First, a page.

Look at the list of posts on this site, and it becomes apparent that acupuncture has a problem showing that it’s effective treatment. People looking for any sign of effectiveness can conclude that acupuncture has a role in treating this or that disease, while those who are more skeptical — well, you know.
Researchers from the University of Southampton in the UK suggest that focusing solely on the clinical response to acupuncture (you know, lower blood pressure, fewer hot flushes, pain relief, etc) is not the appropriate result for a clinical trial.
Rather, we need a surrogate marker that proves something more basic happens in response to the needles entering the skin. What is the mechanism of action? What actually occurs that might reflect the effect of acupuncture on the body?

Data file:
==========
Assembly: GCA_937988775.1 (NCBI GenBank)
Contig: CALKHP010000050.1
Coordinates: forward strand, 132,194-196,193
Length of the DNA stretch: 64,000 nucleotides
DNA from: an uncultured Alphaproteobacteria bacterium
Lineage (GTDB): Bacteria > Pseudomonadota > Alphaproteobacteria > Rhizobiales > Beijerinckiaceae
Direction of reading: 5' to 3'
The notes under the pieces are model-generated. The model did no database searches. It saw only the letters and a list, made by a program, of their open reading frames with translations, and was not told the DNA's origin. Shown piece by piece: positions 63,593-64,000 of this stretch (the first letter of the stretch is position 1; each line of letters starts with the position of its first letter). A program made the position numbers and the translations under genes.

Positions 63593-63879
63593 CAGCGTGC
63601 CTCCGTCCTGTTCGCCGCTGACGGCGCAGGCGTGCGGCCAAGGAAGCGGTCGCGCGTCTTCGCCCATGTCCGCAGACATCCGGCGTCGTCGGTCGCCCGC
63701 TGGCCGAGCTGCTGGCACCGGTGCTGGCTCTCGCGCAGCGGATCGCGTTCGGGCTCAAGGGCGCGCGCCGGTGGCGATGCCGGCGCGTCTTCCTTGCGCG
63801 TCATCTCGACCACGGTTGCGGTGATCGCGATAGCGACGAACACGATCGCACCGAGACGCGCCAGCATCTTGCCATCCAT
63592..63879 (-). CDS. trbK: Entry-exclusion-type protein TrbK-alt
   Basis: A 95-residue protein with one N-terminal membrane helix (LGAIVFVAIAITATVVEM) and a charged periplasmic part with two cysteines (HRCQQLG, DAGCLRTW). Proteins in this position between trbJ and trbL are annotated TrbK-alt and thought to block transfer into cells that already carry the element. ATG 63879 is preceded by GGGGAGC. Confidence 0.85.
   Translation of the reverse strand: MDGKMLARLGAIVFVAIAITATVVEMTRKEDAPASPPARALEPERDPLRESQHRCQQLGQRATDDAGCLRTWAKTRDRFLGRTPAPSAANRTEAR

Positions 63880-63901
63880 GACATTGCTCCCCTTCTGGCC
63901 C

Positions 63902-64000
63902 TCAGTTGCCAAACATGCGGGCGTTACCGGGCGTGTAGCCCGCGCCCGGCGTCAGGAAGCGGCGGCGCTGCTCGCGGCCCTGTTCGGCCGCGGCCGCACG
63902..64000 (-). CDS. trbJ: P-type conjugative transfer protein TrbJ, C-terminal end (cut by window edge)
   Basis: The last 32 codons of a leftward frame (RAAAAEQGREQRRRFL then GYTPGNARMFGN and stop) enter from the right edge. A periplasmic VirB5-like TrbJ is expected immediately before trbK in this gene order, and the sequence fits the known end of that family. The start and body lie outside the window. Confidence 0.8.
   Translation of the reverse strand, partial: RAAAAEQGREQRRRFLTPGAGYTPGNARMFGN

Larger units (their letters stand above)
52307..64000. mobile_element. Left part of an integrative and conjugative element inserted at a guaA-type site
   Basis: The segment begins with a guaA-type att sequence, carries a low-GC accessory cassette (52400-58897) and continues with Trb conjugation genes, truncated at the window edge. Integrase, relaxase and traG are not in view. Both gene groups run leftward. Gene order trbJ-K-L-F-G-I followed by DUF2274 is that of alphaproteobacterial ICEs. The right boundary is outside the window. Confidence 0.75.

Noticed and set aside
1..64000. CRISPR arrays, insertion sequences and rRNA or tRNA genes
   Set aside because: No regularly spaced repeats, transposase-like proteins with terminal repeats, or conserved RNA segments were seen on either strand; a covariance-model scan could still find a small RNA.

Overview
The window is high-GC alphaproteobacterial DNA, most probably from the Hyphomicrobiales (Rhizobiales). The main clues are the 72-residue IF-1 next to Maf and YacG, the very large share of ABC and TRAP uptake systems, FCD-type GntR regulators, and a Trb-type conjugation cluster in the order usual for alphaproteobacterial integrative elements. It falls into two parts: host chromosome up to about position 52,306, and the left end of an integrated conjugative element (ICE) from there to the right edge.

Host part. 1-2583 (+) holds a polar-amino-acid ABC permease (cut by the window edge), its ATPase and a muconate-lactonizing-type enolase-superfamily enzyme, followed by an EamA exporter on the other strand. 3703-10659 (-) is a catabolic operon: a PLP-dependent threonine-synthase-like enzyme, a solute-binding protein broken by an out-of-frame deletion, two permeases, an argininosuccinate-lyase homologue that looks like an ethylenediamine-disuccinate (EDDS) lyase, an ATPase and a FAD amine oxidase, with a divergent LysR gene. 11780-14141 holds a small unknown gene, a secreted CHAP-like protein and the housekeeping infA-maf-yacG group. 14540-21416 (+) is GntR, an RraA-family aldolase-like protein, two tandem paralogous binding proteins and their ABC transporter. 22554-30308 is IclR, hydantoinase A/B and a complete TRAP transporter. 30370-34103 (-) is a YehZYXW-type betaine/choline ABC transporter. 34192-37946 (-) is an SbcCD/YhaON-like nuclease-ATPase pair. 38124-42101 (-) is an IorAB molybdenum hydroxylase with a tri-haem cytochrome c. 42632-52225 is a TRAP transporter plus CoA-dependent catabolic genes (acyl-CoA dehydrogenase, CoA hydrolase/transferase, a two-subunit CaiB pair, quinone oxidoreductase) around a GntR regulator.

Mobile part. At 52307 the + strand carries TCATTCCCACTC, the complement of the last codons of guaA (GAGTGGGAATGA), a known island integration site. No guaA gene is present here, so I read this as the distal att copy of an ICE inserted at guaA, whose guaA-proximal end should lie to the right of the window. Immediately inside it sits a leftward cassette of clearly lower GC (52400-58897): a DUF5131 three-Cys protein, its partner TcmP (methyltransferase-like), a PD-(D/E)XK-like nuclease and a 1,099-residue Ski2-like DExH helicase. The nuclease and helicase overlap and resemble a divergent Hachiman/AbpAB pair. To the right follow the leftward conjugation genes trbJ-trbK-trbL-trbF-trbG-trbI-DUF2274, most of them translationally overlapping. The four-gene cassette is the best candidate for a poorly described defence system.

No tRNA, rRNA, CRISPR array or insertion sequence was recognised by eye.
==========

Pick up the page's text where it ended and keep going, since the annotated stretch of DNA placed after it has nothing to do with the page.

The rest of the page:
Ultimately, they say, we need a balance between showing efficacy, and showing a mechanism in the body that explains any apparent effect. They suggest neuro-imaging as a way to show “proof” of response to treatment.
They conclude, “A broader view of research is therefore necessary to yield meaningful answers, and we need to look at the whole package that acupuncture delivers.”
We will look for the results of these future studies.
John Russo, Jr., PharmD, is president of The MedCom Resource, Inc. Previously, he was senior vice president of medical communications at www.Vicus.com, a complementary and alternative medicine website.